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NY DOL Issues Guidance Regarding Recreational Marijuana
On October 19, 2021, NY Department of Labor issued guidance concerning New York’s “lawful off duty conduct law,” Section 201-D of New York Labor Law, in light of NY’s recent legalization of marijuana under the Marijuana Regulation and Taxation Act (“MRTA”).
Generally, Section 201-D limits employers’ ability to take adverse action against employees who engage in certain statutorily defined “protected” activities, such as engagement in political speech, outside of the workplace. Among other things, the MRTA amended Section 201-D to include the legal use of cannibals and other lawful consumable products as protected activity under Section 201-D. In other words, NY employers are now prohibited from discriminating against employees based on the employee’s use of legal cannabis outside of the workplace, outside of work hours, and without use of the employer’s equipment or property. In contrast, the illegal use, sale, or transportation of cannabis is not protected by Section 201-D of the Labor Law.
However, Subsection 4-a of the law says that employees may still take adverse action against employees based on an employee’s use of cannabis where:
- employer’s actions are otherwise required by state or federal law,
- the employee is impaired by the use of cannabis, or
- employer’s actions would result in the loss of a federal contract or federal funding.
The DOL’s guidance answers key several questions about how the MRTA’s amendments to Section 201D will impact the workplace, and what steps employers can take to discipline employees found to engage in marijuana use. The guidance specifically does not address the issues relating to medical use of cannabis.
- An employer can take action against an employee if the employee is “impaired” by cannabis while working, meaning the employee manifests specific articulable symptoms of impairment that (1) decrease or lessen the performance of such employee, or (2) interfere with an employer’s obligation to provide a safe worksite as provided in occupational health and safety laws.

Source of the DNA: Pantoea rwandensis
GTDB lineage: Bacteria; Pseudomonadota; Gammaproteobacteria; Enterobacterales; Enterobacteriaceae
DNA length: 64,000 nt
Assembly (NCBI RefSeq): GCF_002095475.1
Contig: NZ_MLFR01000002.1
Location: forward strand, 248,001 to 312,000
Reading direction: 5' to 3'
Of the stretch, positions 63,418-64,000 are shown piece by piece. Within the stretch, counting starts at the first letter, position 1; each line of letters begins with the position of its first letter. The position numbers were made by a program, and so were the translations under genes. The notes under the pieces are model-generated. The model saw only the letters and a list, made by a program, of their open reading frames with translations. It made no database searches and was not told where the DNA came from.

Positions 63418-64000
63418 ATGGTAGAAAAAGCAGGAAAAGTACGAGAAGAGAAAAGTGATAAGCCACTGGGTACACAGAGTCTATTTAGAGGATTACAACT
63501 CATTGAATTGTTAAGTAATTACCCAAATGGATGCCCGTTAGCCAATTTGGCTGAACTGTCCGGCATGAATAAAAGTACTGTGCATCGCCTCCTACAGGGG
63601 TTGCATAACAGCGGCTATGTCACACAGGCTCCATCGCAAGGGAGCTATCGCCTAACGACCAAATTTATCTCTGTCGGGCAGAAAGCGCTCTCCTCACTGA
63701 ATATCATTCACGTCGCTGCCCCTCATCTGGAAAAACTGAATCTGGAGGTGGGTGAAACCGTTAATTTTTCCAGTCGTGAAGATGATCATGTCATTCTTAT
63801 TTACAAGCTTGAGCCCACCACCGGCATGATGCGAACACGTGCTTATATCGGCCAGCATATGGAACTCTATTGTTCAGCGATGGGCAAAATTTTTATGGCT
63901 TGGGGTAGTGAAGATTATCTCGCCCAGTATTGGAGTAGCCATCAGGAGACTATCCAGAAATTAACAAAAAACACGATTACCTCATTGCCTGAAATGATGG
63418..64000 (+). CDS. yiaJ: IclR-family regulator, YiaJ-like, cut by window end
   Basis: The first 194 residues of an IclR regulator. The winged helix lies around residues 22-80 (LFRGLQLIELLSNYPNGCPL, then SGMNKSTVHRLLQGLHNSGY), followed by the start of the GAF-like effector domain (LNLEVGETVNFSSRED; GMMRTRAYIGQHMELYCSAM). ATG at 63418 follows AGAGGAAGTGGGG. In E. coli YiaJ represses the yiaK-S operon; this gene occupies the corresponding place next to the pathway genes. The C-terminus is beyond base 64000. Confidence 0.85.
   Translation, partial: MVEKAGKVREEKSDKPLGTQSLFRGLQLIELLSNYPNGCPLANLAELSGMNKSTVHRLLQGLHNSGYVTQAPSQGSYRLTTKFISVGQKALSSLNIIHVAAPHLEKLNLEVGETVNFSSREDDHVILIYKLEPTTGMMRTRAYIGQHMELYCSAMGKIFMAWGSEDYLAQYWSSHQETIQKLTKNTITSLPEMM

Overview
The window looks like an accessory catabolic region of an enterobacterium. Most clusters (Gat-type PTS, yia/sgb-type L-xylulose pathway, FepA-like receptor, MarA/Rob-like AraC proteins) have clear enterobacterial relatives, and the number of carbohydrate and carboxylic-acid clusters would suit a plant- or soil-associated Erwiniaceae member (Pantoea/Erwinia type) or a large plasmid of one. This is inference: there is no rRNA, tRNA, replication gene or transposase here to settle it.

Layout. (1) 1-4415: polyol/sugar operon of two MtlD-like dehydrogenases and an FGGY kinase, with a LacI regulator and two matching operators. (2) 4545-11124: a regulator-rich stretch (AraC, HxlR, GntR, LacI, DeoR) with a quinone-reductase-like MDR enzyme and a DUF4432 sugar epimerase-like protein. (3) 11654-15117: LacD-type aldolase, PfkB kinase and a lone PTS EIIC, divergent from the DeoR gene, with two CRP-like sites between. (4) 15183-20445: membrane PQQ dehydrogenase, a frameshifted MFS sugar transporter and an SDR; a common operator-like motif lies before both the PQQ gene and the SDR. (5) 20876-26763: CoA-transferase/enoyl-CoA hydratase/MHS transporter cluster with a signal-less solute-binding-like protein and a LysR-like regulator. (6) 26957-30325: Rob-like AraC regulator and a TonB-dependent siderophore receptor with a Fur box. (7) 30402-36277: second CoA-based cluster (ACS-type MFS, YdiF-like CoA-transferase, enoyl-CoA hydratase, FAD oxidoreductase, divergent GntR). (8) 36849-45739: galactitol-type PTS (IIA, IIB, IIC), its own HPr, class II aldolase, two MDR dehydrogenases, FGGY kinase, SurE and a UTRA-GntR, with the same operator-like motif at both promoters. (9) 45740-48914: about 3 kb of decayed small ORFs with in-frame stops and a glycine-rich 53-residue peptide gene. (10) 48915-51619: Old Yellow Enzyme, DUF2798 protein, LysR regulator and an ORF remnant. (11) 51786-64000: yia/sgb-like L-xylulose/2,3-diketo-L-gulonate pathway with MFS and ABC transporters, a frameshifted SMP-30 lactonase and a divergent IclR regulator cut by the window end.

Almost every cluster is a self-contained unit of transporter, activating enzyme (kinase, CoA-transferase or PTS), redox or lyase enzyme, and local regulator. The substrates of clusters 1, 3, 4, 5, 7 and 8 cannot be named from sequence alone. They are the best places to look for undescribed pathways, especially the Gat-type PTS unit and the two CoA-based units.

- Articulable symptoms are defined as observable indications that the employee’s performance of duties is lessened or decreased. However, observable signs of use that do not indicate impairment on their own cannot be cited as an articulable symptom of impairment. Thus, simply detecting cannabis odor standing alone is an insufficient predicate for disciplinary action.
- Employers can prohibit cannabis use at the workplace (or in a company vehicle) during work hours or on-call hours, including meal and break times, even where an employee otherwise leaves the worksite during “work hours”.
- But, an employer cannot prohibit remote employees from using cannabis while working from home since the DOL does not consider a private residence as a “worksite”. However, an employee exhibiting the above-defined articulable symptoms of impairment can be disciplined.
- Section 201-D does not apply to remote employees working out-of-state.
- Employers cannot prohibit the use of cannabis outside of the workplace absent the limitations of Subsection 4-a discussed above. Similarly, employers cannot ask their employees to waive the protections of Section 201-D nor keep the existing cannabis use prohibitions in place.
- Lastly, employers cannot test their employees for cannabis use unless otherwise authorized to do so under Subsection 4-a or other applicable laws, e.g., mandatory testing for drivers of commercial motor vehicles under 49 CFR Part 382.
- Employers should review and amend discipline policies which discipline employees who use legal cannabis recreationally outside of work hours, absent separate state or federal authority to do so.
- Employers should review their existing workplace policies such as drug-free workplace policies, attire and grooming standards, and safety policies, among others, to reflect the protections for recreational cannabis use pursuant to Section 201-D.
- Employers should train managers and HR staff on recognizing, reporting, and documenting articulable symptoms of impairment and remember that cannabis odor alone is not a sufficient basis for discipline. Further, employers should be aware that the defined articulable signs of impairment due to cannabis use may also be an indication that an employee has a disability protected by federal and state law, which could give rise to a duty to engage in an interactive dialogue and potentially offer reasonable accommodations.
- Lastly, the guidance specifically did not address medicinal cannabis use. Employers who are considering taking adverse action against an employee in connection with his or her use of medicinal cannabis use, or need guidance on offering accommodations to medical cannabis users,should consult with an employment attorney.
As always, Woltz & Folkinshteyn, P.C. welcomes your questions about this and any other employment concerns that you may have.